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Queens Chronicle

Queens Library, city comptroller battle on

Sides in court over financial records

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Posted: Thursday, May 1, 2014 10:30 am | Updated: 11:39 am, Thu May 8, 2014.

The Queens Library has not yet turned over all documents the city comptroller is seeking for an audit, despite what the Queens Chronicle reported last week based on a public statement and information from a source familiar with the tug of war between the two.

The library, which has been under fire since late January for its spending and operations under President Tom Galante, and is the subject of both city and federal criminal probes, is refusing to hand over some records the comptroller seeks because in the 1990s, it reached an agreement with then-Comptroller Alan Hevesi that said it would not have to provide them.

The agreement, which Hevesi said would also bind future comptrollers, said the library would only have to provide records of how it spends city funds. Those account for about 80 percent of its operating budget, with the rest made up by the state and federal governments and private donors.

Comptroller Scott Stringer’s office criticized the library after last week’s Chronicle story. “The Queens Library has not provided the Comptroller’s Office with complete access to financial records that would shine a light on how the Library spends its money, most of which comes from the City,” Stringer spokesman Eric Sumberg said in an email. “To justify its refusal to provide its records, the Library has relied on a stipulation from the 1990s, forcing the Comptroller to seek a Court order to gain the disclosures needed to do a complete audit. Misinformation campaigns are not a replacement for opening the books.”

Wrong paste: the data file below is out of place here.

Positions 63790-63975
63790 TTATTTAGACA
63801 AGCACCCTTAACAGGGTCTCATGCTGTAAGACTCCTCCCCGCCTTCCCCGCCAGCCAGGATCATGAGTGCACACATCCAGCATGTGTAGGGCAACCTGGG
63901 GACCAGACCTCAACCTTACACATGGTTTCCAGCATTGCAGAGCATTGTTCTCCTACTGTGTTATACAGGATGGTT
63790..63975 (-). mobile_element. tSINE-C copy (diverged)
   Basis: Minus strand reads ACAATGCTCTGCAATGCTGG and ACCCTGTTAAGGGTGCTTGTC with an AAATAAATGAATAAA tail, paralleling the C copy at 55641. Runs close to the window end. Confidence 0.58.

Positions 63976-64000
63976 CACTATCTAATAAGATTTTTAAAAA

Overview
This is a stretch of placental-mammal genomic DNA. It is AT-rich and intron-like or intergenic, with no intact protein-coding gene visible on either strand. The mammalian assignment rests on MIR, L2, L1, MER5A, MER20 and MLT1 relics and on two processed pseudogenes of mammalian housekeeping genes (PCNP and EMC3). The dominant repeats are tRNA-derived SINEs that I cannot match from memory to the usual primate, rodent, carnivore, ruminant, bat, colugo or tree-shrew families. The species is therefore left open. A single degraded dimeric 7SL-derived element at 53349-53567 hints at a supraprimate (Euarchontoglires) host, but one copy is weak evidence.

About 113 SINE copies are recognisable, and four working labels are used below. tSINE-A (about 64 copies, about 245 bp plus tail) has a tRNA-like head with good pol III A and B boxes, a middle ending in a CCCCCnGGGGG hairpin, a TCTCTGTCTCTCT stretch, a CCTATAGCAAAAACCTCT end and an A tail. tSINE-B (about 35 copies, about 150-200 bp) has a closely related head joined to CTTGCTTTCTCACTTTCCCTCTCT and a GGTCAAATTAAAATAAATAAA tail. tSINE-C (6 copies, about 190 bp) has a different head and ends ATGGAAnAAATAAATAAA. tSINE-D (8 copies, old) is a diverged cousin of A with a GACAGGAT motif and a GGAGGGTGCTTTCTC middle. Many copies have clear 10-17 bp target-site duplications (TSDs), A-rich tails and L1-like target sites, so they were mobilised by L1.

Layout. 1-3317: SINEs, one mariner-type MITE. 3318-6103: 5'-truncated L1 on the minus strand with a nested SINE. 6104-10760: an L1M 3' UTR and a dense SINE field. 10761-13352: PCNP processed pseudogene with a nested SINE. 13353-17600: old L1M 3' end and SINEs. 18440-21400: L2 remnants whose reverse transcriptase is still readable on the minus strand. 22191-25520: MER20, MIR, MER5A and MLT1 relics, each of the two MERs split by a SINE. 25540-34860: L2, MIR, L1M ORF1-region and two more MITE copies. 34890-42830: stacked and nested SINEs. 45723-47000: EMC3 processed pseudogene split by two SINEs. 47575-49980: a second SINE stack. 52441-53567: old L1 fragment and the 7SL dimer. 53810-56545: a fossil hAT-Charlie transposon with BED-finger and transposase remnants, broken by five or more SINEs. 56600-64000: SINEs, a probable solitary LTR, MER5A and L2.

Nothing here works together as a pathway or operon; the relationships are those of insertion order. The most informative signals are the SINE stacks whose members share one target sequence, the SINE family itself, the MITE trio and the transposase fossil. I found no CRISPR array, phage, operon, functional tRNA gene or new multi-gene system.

“I certainly am not attempting to give you misinformation,” library spokeswoman Joanne King told the Chronicle in response. King had not actually said the library was providing all documents last week but did not say it was still withholding some either. She said that if the comptroller wants more than the agreement allows, he would have to go to court to vacate it, as his office has.

Stringer maintains that he is legally entitled to all the records he is seeking as the city’s chief fiscal steward under its charter.

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